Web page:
Heart Disease In Men

by Khyati Kapur

Heart Disease In Men

If you thought cancer was the top killer disease in the U.S, you’re gravely mistaken. 

Heart disease is actually the number one leading cause of death, regardless of gender, race and ethnicity. Why is heart disease so deadly? Often times, people aren’t even aware their hearts are damaged until they have a heart attack or feel other symptoms that lead them to the hospital.

Since over half a million people die each year from heart disease in the U.S alone, it’s very important for you to understand what heart disease is, what are the most common risk factors, and how you can live a lifestyle of prevention from this disease.

But why do more men end up with heart disease than women? That’s the focus of this article, so keep reading to learn how you can best take care of yourself, your family, and not fall victim to this highly preventable disease.

What is heart disease?

Heart disease only involves diseases related to the heart itself, whereas a similar term, cardiovascular disease, relates to all diseases associated with the cardiovascular system (this includes all the blood vessels throughout the body).

Within the umbrella term “heart disease,” by far the biggest killer is coronary heart disease (CHD), also known as coronary artery disease (CAD). 

CHD occurs mainly due to a process of atherosclerosis, which means that the coronary arteries of the heart are narrowed from fat deposits and plaque material. 

To better understand heart disease, we also need to define the following key terms:

  • Heart attack, where blood flow to the heart gets blocked, usually due to blockage of a coronary artery. This often occurs suddenly, and can even happen without a person realizing it.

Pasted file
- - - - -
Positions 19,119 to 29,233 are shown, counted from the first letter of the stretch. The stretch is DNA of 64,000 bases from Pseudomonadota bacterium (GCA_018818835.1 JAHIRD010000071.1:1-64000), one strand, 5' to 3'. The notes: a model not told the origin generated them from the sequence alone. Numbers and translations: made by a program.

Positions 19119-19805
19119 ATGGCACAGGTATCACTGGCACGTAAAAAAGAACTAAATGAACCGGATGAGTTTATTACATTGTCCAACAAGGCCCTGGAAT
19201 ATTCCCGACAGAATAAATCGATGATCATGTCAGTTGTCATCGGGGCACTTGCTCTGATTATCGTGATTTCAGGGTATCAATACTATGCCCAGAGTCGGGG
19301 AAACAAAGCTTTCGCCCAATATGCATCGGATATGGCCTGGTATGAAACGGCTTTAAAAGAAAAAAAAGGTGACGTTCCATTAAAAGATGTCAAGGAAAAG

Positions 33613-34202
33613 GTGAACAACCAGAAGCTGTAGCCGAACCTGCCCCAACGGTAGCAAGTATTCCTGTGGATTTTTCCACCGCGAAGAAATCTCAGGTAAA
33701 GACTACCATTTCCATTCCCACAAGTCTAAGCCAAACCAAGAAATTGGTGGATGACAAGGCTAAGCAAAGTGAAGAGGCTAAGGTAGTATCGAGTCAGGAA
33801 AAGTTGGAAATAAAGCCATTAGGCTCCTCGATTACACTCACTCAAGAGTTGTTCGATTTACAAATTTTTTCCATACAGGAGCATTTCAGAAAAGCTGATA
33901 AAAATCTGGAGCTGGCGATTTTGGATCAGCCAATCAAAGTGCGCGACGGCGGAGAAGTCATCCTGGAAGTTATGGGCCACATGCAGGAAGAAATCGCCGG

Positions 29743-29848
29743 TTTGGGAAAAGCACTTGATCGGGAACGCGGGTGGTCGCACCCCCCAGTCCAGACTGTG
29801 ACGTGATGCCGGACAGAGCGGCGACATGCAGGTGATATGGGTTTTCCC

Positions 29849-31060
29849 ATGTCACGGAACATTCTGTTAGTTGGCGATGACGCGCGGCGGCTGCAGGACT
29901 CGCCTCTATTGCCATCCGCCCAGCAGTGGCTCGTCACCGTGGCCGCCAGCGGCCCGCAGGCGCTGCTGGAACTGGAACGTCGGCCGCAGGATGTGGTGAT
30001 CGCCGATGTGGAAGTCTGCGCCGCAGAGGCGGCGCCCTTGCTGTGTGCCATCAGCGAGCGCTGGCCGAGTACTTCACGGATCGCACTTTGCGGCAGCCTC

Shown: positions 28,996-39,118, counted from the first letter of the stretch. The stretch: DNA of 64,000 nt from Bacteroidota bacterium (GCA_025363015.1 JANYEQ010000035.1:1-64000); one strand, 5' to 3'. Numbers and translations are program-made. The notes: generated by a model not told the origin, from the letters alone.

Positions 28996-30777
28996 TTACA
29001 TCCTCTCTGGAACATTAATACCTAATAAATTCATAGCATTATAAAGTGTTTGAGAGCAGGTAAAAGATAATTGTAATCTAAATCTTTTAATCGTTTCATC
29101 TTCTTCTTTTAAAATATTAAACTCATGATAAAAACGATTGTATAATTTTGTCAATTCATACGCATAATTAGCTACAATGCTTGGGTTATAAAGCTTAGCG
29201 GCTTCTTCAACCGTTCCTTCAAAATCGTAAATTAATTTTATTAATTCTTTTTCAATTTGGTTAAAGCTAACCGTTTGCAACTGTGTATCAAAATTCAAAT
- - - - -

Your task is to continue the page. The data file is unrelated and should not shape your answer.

• Heart failure, where the heart muscle gets weaker and pumps less blood. This often occurs over a long period of time.
  • Heart (cardiac) arrest, where the heart stops beating suddenly. This is usually due to a malfunction of the heart’s electrical system. That’s why CPR and defibrillation are the two treatments given to someone experiencing cardiac arrest, where CPR adds oxygen temporarily, while defibrillation is an electric shock given to restore a person’s heart beat. 

All three of the above conditions (heart attack, failure, and arrest) are ways that heart disease can rear its ugly head. 

The reasons why heart disease is more prevalent in men

Before considering heart disease, it’s important to remember that the biological structure of the human heart is different between men and women. The way men and women respond to stress is also unique, and that difference is reflected in the heart’s reaction to stress. 

One study found that when men reach a certain level of stress, their blood pressure and heart rate would increase (due to constriction of the heart arteries), while women would experience reduced blood flow to the heart and an increased risk of blood clot formation [1]. 

Yet, in spite of these differences, researchers have found that women receive extra protection against heart disease thanks in part to higher levels of the hormone estrogen before reaching menopause. Higher levels of estrogen in premenopausal women protect against heart disease by acting as an antioxidant and by exhibiting anti-inflammatory effects [2].